October.23.2017

New research on school climate and how it impacts on bullying and delinquent behaviour

By Jill Aldridge and Katrina McChesney and Ernest Afari

Schooling in Australia today seems to be increasingly focused on content and assessment. We have an obsession with testing and rankings. But school life is much more than that for a child.

Like all other parts of a child’s life, school time is full of socio-emotional experiences. Our research interests lie in these experiences of children at school – especially how these experiences intersect and the patterns and links that arise in what is called school climate.

School climate has been studied for about one hundred years, so we know it influences many outcomes for students both while they are at school and later in life. School climate can have an impact on a student’s self-esteem and self-concept, mental and physical health, academic achievement, attitudes toward schooling and behaviour.

Much of the past research in this field has looked at school climate in general, without drilling down to examine the impact of specific aspects of the school climate. So we decided to look for the detail.

In this blog post, we share some of our recent findings from our large-scale research project; specifically, we want to tell you about the links we found between aspects of the school climate and other outcomes. Educators and policy-makers alike will be able to make use of our research.

We identified 6 key aspects of the socio-emotional school climate

To us, ‘school climate’ is the attitudes, norms, beliefs, values, and expectations that underpin school life and affect the extent to which members of the school community feel safe.

We identified six important aspects of the school climate:

  • Teacher support – the quality of student-teacher relationships and students’ perceptions of whether their teachers value and support them
  • Peer connectedness – the quality of inter-student relationships, including relationships across different groups of students
  • School connectedness – the degree to which students feel a sense of attachment, belonging and connectedness to the school
  • Affirming diversity – the degree of acknowledgement, acceptance, inclusion and value perceived by students of differing backgrounds and experiences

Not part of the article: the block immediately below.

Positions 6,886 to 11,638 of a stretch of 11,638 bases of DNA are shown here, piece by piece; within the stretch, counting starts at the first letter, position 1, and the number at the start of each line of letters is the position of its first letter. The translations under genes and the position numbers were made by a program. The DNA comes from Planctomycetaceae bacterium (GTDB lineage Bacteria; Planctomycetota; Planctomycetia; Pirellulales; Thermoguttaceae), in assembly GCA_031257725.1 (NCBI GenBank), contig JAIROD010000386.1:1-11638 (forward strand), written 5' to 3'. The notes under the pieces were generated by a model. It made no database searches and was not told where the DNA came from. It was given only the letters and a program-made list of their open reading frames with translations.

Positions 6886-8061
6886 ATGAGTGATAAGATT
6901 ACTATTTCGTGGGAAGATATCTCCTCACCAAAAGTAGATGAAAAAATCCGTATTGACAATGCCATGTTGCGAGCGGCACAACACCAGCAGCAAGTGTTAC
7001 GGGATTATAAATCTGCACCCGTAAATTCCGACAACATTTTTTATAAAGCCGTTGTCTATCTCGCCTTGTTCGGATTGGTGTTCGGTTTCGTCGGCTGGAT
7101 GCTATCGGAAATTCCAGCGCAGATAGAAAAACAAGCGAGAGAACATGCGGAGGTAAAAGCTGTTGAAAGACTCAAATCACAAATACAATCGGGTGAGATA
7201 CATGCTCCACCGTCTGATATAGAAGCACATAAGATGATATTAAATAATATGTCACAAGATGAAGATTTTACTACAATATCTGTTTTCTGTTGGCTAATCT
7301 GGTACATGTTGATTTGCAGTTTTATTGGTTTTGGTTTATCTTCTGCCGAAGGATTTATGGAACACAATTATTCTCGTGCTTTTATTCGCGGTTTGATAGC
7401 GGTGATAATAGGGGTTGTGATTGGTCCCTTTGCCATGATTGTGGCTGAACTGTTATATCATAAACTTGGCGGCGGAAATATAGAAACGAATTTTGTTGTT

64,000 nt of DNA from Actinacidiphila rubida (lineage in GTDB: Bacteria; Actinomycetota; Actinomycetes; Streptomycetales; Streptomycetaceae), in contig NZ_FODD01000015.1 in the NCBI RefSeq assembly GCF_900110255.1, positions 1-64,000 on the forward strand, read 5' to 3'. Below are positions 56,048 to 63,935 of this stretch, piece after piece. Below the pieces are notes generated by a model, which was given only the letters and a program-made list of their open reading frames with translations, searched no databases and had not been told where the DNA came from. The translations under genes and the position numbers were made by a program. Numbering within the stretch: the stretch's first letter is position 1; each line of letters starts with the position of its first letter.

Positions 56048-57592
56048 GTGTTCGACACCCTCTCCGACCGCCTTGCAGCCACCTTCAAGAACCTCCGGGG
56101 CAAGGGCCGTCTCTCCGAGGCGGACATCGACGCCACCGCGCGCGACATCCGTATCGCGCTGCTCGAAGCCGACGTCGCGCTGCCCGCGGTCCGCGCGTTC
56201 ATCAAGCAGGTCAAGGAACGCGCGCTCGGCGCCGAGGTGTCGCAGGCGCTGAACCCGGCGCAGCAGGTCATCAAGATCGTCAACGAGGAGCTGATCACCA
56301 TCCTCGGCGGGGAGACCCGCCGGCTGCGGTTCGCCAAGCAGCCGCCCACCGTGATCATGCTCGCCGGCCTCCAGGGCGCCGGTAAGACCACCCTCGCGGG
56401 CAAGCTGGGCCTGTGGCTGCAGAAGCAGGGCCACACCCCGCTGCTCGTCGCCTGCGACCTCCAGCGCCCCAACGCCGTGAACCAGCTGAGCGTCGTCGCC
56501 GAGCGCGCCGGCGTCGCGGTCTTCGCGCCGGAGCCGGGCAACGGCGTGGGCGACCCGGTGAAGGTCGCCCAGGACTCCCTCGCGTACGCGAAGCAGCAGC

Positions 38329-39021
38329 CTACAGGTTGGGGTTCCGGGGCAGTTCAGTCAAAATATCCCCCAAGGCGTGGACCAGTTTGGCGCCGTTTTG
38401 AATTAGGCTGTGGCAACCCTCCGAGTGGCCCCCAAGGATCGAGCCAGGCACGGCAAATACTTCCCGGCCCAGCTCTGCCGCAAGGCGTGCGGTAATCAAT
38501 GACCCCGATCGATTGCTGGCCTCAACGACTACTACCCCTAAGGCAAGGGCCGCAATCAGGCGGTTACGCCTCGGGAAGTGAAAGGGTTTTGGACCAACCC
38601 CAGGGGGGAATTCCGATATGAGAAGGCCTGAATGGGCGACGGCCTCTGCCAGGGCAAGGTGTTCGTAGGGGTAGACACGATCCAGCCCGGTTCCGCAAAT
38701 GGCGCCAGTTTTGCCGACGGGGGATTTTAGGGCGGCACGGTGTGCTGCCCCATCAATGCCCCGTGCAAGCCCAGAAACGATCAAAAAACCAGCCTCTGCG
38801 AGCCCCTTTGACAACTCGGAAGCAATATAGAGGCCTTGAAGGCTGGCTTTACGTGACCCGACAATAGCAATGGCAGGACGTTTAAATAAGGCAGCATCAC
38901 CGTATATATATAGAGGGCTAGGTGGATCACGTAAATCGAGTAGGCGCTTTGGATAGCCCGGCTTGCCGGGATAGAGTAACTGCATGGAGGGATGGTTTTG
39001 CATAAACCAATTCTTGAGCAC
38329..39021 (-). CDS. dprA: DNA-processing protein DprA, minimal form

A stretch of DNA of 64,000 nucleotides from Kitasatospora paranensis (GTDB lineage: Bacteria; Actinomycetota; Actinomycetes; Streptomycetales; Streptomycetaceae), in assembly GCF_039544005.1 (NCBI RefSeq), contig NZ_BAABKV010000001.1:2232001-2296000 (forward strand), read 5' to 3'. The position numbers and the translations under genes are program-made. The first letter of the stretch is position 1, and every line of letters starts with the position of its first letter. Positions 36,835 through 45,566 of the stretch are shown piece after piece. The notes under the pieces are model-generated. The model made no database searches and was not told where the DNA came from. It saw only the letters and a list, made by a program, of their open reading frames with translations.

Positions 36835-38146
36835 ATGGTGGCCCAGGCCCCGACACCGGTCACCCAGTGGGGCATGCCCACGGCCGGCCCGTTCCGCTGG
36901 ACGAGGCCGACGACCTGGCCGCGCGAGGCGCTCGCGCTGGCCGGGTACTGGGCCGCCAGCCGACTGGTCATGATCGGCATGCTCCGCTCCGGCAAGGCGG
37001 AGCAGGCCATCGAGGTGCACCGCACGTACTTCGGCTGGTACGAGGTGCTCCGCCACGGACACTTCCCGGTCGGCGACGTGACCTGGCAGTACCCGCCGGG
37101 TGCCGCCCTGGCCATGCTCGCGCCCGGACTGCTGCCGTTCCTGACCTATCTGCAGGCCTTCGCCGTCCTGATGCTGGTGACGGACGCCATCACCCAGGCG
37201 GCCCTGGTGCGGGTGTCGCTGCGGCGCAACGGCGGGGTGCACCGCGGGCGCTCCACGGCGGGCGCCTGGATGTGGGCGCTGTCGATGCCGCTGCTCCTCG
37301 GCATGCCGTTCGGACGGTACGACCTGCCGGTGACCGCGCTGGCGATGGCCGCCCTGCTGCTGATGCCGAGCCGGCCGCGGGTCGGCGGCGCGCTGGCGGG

• Rule clarity – the extent to which students feel that the school rules are clear and appropriate
  • Reporting and seeking help – students’ awareness of school procedures for reporting issues and their willingness to make use of these.

We collected students’ perceptions of these key aspects

We used a questionnaire to collect students’ perceptions of our six key aspects. We gathered responses from over 6,000 students at 17 Australian high schools. Using these responses, we investigated how the students’ perceptions of the above six aspects of the school climate related to their experiences of bullying and their involvement in delinquent behaviours – that is, undesirable behaviours that could have serious negative consequences for either themselves or others. For the purpose of this study, delinquent behaviours were considered to be legal or moral misdeeds and offences, such as smoking, underage drinking, vandalism, stealing and taking drugs.

Our findings

Some of the links we found in the student data were to be expected, such as:

  • When students had positive experiences of teacher support, school connectedness and rule clarity, students experienced less bullying.
  • When students had positive experiences of school connectedness and rule clarity, students were less likely to be involved in delinquent behaviour.
  • When students had been bullied, this increased their likelihood of engaging in delinquent behaviours.

These results show the importance of schools investing in their socio-emotional school climates and suggest that these efforts will be rewarded with improvements in bullying and student behaviour.

However, other links we found are of much concern:

  • When students had positive perceptions of the attitudes towards diversity within their schools they were more likely to be bullied.
  • When students had positive perceptions of the mechanisms for reporting and seeking help in their schools they were more likely to be bullied.


 

Proceed with caution

We have some thoughts about our two unexpected findings:

  • We wonder whether some school efforts to promote positive attitudes to diversity might have been ‘superficial’ and ended up simply drawing attention to differences without changing students’ underlying attitudes towards, or acceptance and valuing of, diversity. It is important for schools to engage deeply with the complex issues related to diversity and inclusivity. This is an effort that must begin with the teachers themselves, as role models in the school environment.